Ms. Meyer supported reverse #16 depicting leg braces, which she recalled as being strongly associated with people who had childhood polio. Ms. Stafford provided a full description of #16, which includes large fingers placing a Roosevelt dime in a donation card; the large size of the fingers and card are intended to convey the power of the public's donations, while the empty braces signify the victory over polio. Mr. Krieger agreed in supporting reverse #16, which he said would eliminate the concern with adding a Roosevelt dime to the obverse. Mr. Powell suggested reducing the size of the fingers while giving more prominence to the dime. Ms. Plater–Zyberk suggested eliminating the fingers; Mr. Krieger said that their size should be reduced, but their presence helps to clarify what is happening with the dime board. Mr. Powell said that the meaning may remain unclear, regardless of whether the fingers are included.
Ms. Plater–Zyberk commented that the dime board on obverse #9 may be the reason for the composition's excessive complexity; she suggested using the dime board as a background motif for reverse #16, and removing it from obverse #9. Ms. Meyer supported this suggestion. Ms. Stafford acknowledged that the March of Dimes had expressed concern with the small size and obscurity of the dime board in obverse #9, perhaps resulting in a cluttered composition. Mr. Powell and Mr. Krieger agreed that moving the dime board to the reverse would be an improvement. Ms. Plater–Zyberk added that the dime in obverse #9 is awkwardly close to the edge of the coin, resulting in two tangent circles; she suggested moving the dime slightly away from the edge. Mr. Powell noted that this change would be facilitated by removing the dime board from the obverse.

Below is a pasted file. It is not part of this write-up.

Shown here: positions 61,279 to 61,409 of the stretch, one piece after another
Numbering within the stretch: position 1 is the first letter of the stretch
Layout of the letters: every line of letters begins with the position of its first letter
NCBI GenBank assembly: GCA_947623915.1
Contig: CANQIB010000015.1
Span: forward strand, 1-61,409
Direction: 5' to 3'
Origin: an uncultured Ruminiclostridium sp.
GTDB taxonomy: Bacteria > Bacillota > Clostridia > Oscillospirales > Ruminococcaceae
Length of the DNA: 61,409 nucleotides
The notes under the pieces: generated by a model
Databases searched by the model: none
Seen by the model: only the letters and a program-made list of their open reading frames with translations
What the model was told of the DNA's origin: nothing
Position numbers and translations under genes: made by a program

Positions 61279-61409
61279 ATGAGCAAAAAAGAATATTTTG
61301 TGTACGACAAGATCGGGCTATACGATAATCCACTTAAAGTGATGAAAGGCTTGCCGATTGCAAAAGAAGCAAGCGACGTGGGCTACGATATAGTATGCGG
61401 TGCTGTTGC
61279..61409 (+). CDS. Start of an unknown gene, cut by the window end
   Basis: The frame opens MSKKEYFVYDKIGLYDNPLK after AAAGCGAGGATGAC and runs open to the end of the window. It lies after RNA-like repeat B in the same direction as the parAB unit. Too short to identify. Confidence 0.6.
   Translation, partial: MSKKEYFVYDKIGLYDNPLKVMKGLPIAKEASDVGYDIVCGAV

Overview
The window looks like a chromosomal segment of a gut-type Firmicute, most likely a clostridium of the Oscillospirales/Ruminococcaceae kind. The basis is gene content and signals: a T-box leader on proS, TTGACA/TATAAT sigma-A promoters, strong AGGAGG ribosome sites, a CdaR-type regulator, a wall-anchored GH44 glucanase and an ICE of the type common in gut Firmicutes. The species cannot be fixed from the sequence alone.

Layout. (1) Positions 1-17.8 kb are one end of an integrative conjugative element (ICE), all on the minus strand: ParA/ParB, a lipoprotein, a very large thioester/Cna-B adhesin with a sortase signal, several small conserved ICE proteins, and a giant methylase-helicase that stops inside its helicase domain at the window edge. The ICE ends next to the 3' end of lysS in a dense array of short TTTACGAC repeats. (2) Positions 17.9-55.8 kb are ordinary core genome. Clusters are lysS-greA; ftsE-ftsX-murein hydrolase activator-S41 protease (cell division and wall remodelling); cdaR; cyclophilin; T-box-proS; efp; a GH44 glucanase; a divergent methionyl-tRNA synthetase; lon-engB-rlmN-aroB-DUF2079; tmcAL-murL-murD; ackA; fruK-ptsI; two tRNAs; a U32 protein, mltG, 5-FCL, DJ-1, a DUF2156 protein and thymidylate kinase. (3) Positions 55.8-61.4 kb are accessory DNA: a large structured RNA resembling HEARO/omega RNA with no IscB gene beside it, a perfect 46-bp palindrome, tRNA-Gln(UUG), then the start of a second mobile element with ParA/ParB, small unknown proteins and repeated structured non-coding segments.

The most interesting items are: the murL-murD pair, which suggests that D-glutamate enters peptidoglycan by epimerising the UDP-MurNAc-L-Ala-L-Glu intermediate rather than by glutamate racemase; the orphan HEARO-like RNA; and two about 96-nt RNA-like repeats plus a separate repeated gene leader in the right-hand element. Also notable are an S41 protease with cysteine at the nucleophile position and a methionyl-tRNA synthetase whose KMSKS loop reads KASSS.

Upon a motion by Ms. Plater–Zyberk with second by Mr. Powell, the Commission recommended obverse #9 with the dime shifted and the dime card omitted, and reverse #16 with the dime card expanded and the fingers omitted.
2. CFA 15/MAY/14–5, Congressional Gold Medals honoring the Fallen Heroes of 9/11. Designs for three medals: one for each site impacted by the terrorist attacks of 2001 (with bronze duplicates). Final.
Ms. Stafford summarized the authorizing legislation for three Congressional Gold Medals to honor those who died in the September 11, 2001 terrorist attacks; she said that the legislation broadly calls for designs with suitable images and inscriptions. The three medals would correspond to the loss of life in New York City, at the Pentagon, and in Pennsylvania; the Mint has worked with numerous liaisons appointed by senators and representatives from these states, resulting in a multiplicity of liaison preferences. She added that the medals would be displayed at the memorials located at the three sites.